10 Jun 2021

McDonald AJ et al. Psychiatry Res 2021; 301: 113985

The purpose of this study was to examine whether symptoms of adult ADHD are associated with psychological distress, hazardous drinking and problem gambling, after controlling for traumatic brain injury and sociodemographic characteristics.

Data from 2015‒2016 were obtained from an ongoing cross-sectional telephone survey (Centre for Addiction and Mental Health [CAMH] Monitor carried out by CAMH, Ontario, Canada) for adults aged ≥18 years. Assessments included: the ADHD Self-Report Scale-v1.1, the Kessler Psychological Distress Scale, the Alcohol Use Disorder Identification Test and the Problem Gambling Severity Index, which is a subscale of the Canadian Problem Gambling Index. Traumatic brain injury was assessed using a questionnaire.*

Of the 3817 participants who were included in the survey, 263 (44.6% male) had symptoms of ADHD, of which half (50.0%) were aged 18‒29 years. ADHD symptoms were significantly related to age (p<0.001), level of education (p<0.01), psychological distress (p<0.001) and hazardous drinking (p<0.01). However, there were no differences in the presence of problem gambling or traumatic brain injury between adults with and without ADHD symptoms. The unadjusted odds ratios (OR) for ADHD symptoms were significantly associated with psychological distress (OR, 9.26 [95% confidence interval (CI) 6.13‒14.00]; p<0.01) and hazardous drinking (OR, 2.07 [95% CI 1.27‒3.38]; p<0.01) but not problem gambling (OR, 1.50 [95% CI 0.53‒4.25]; p=0.45).  Following a multivariable logistic regression, only psychological distress remained significantly related to ADHD symptoms after adjusting for covariates (OR, 7.14 [95% CI 4.57‒11.15; p<0.01). The adjusted OR for hazardous drinking and problem gambling were (OR, 1.44 [95% CI 0.83‒2.50) and (OR, 0.61 [95% CI 0.15‒2.51), respectively.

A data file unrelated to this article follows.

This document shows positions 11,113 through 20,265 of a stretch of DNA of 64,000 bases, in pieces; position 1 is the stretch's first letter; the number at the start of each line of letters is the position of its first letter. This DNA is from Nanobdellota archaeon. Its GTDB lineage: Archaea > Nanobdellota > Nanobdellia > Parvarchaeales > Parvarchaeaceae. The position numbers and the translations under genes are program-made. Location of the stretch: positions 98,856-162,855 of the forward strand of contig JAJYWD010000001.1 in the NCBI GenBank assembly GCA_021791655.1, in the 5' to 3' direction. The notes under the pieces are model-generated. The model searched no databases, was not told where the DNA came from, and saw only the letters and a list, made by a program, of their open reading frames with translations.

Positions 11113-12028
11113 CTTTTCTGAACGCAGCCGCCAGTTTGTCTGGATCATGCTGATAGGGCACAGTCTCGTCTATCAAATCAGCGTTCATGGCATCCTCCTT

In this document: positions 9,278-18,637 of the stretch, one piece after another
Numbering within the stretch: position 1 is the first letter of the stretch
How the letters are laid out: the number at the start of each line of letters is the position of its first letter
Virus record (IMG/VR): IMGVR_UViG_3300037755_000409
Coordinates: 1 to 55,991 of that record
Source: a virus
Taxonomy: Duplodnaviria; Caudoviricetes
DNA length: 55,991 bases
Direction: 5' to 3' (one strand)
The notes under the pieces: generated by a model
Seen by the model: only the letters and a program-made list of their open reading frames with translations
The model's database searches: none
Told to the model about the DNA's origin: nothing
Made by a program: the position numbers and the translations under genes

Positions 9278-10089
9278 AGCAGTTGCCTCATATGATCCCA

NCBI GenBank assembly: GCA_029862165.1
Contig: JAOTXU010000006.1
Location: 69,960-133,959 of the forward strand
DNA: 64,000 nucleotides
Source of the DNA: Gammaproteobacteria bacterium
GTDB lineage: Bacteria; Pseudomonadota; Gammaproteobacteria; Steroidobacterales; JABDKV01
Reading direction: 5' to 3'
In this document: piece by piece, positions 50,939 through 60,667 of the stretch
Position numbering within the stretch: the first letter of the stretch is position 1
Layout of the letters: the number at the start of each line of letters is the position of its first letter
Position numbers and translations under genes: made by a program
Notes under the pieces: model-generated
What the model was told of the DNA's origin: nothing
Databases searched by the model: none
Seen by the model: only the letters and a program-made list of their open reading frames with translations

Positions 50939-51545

This study has several limitations. First, the cross-sectional study prevented the directionality of the relationships to be established. Second, potential confounding effects of medication use and genetic predisposition to ADHD were uncontrolled for. Third, the use of telephone surveys, rather than clinical interviews, to collect self-reported data may have introduced bias. Fourth, measurements of psychological distress were non-specific and could not be equated with diagnosis of anxiety or mood disorders; other psychiatric disorders (e.g. substance-use disorder) were also not examined.

The authors conclude that this study further highlights the importance of clinicians assessing for concomitant ADHD and psychological distress in adults.

Read more about the relationship between adult ADHD symptoms and psychological distress, hazardous drinking and problem gambling here


*Participants were asked the following questions: “We are interested in any head injuries that resulted in you being unconscious (knocked out) for ≥5 minutes, or you had to stay in the hospital for ≥1 night because of it”. Respondents were then asked: “How many times, if ever in your life, have you had this type of head injury”?

Disclaimer: The views expressed here are the views of the author(s) and not those of Takeda.

McDonald AJ, Cook S, Turner NE, et al. Adult attention-deficit hyperactivity disorder symptoms and psychological distress, hazardous drinking, and problem gambling: a population-based study. Psychiatry Res 2021; 301: 113985.

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